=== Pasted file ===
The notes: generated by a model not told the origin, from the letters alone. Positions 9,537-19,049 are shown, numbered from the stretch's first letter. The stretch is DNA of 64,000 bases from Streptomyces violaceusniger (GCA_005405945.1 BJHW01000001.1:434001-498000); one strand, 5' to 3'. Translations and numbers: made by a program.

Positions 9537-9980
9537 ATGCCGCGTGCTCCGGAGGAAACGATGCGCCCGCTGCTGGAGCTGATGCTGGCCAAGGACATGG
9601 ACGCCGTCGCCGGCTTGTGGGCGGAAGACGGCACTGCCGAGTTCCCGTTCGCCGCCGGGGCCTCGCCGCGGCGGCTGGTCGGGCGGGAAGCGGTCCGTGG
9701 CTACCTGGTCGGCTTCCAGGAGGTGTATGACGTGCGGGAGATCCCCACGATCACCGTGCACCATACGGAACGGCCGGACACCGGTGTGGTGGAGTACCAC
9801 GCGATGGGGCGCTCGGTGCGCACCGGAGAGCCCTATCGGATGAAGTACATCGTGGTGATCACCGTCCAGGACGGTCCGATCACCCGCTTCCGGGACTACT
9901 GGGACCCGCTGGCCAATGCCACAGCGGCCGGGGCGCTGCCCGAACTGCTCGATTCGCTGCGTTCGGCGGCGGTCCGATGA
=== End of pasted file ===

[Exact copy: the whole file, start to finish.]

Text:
The notes: generated by a model not told the origin, from the letters alone. Positions 9,537-19,049 are shown, numbered from the stretch's first letter. The stretch is DNA of 64,000 bases from Streptomyces violaceusniger (GCA_005405945.1 BJHW01000001.1:434001-498000); one strand, 5' to 3'. Translations and numbers: made by a program.

Positions 9537-9980
9537 ATGCCGCGTGCTCCGGAGGAAACGATGCGCCCGCTGCTGGAGCTGATGCTGGCCAAGGACATGG
9601 ACGCCGTCGCCGGCTTGTGGGCGGAAGACGGCACTGCCGAGTTCCCGTTCGCCGCCGGGGCCTCGCCGCGGCGGCTGGTCGGGCGGGAAGCGGTCCGTGG
9701 CTACCTGGTCGGCTTCCAGGAGGTGTATGACGTGCGGGAGATCCCCACGATCACCGTGCACCATACGGAACGGCCGGACACCGGTGTGGTGGAGTACCAC
9801 GCGATGGGGCGCTCGGTGCGCACCGGAGAGCCCTATCGGATGAAGTACATCGTGGTGATCACCGTCCAGGACGGTCCGATCACCCGCTTCCGGGACTACT
9901 GGGACCCGCTGGCCAATGCCACAGCGGCCGGGGCGCTGCCCGAACTGCTCGATTCGCTGCGTTCGGCGGCGGTCCGATGA